Let’s start with the key notion that marketing automation is part of the wider discipline of data-driven marketing, and that you can’t implement the former without having a strategy for the latter.
A word of warning: here at automatico we tend to overuse words such as discipline, framework and systematic because they are important and recurring themes. If you are considering marketing automation you need to be aware that a) it’s complex and b) there are risks involved too.
But enough of the scaremongering. Let’s start with a definition and then look at what you can achieve with a well executed plan.
Here’s Wikipedia’s definition:
Marketing automation refers to software platforms and technologies designed for marketing departments and organizations to more effectively market on multiple channels online (such as email, social media, websites, etc.) and automate repetitive tasks.
Or, in fewer words… it’s a platform, it helps automate processes and it does so across multiple channels.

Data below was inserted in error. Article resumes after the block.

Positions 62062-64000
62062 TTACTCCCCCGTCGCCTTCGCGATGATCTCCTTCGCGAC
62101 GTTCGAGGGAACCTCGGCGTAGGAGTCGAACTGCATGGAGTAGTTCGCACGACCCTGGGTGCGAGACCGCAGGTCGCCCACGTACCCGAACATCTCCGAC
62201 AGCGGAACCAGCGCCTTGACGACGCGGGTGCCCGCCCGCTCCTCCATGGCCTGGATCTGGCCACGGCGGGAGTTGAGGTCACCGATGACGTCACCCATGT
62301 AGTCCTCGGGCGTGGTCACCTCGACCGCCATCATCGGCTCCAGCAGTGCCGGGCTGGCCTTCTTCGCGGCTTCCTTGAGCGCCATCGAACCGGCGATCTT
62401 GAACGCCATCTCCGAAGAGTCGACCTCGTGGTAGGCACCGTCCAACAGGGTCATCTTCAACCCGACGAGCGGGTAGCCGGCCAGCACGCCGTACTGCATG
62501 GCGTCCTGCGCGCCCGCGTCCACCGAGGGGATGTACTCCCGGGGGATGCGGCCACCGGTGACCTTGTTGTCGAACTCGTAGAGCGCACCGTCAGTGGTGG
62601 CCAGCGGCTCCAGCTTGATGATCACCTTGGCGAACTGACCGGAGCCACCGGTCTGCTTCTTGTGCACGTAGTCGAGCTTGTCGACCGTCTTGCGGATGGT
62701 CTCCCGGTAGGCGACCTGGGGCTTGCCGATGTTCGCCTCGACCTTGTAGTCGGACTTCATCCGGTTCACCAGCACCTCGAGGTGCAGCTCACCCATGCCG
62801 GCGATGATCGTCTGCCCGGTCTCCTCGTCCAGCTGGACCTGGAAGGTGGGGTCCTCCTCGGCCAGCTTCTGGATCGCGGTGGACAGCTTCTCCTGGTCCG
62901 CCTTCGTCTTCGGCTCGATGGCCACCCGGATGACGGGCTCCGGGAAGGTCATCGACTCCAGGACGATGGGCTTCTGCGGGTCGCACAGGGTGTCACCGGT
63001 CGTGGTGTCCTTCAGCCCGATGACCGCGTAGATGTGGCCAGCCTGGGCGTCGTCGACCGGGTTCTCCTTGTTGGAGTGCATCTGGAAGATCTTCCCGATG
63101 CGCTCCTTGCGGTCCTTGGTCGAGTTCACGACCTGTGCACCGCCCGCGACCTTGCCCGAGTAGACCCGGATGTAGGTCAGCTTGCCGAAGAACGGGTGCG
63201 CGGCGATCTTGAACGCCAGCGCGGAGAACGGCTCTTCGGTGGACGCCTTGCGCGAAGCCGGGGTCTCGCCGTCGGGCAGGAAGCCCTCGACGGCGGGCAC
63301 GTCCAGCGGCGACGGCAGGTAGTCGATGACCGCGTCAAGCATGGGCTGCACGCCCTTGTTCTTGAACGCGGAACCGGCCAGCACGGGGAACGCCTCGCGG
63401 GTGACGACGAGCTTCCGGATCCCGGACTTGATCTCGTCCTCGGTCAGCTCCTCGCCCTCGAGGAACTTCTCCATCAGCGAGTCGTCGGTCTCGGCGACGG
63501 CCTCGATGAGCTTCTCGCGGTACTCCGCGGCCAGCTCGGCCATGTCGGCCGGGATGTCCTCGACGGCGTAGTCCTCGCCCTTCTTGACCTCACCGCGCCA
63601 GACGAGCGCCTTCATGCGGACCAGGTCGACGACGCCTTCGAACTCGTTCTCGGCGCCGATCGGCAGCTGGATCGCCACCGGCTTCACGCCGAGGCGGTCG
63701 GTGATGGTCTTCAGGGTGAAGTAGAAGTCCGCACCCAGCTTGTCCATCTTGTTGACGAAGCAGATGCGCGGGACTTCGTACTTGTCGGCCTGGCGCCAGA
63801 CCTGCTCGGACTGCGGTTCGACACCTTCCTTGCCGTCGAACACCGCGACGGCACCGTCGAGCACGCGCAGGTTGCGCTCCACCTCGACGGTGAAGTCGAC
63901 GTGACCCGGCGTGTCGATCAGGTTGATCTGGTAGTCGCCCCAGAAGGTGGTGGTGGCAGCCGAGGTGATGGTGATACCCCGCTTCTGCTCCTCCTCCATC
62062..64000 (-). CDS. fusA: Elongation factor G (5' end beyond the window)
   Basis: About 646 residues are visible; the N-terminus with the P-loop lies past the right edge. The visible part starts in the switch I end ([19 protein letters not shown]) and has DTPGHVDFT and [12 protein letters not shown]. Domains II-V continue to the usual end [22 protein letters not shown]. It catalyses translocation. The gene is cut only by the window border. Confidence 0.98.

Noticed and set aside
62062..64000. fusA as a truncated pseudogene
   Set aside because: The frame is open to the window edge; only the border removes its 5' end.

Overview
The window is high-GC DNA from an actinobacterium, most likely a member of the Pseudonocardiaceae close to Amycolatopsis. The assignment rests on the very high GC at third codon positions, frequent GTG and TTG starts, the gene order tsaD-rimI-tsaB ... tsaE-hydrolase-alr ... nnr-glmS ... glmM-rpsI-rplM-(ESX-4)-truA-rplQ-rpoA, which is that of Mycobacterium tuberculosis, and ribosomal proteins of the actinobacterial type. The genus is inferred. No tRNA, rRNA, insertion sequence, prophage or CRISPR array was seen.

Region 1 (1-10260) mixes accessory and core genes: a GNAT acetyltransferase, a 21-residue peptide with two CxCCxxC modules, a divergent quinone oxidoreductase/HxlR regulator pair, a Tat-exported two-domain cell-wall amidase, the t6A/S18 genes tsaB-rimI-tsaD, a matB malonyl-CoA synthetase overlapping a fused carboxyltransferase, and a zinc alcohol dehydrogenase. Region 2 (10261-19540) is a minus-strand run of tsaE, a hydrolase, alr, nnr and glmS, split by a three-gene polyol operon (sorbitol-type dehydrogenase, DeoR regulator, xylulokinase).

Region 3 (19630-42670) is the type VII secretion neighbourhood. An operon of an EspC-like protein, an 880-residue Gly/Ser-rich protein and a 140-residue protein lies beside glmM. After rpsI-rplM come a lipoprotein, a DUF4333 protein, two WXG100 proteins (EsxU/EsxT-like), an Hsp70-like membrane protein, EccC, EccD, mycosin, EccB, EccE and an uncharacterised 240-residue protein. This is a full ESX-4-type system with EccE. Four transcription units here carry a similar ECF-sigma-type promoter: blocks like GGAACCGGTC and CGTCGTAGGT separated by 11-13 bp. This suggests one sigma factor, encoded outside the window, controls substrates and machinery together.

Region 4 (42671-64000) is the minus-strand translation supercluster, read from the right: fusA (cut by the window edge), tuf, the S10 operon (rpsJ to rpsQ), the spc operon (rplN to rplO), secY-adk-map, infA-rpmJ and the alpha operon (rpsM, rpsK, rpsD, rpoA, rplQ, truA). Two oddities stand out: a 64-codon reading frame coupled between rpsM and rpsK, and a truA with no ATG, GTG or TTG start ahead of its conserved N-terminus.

But it’s just as important to understand what it’s not; some kind of magic box you can turn on and suddenly you’re generating 10x leads and converting at twice the rate. No matter what the vendor whitepaper says.
A good analogy is the car manufacturing process with those big robotic arms churning out Toyota after Toyota. A great deal of effort has gone into building that system and the end product is not successful because of it, but because Toyota make great cars (and market them well too).
Another point to consider. Marketing automation often isn’t fully automated. There are many things that you can set and forget but you’ll be tweaking and updating more often than you think.
Indeed, it does allow you automate tasks and scale some of your business driving activities.
Here are some typical use cases: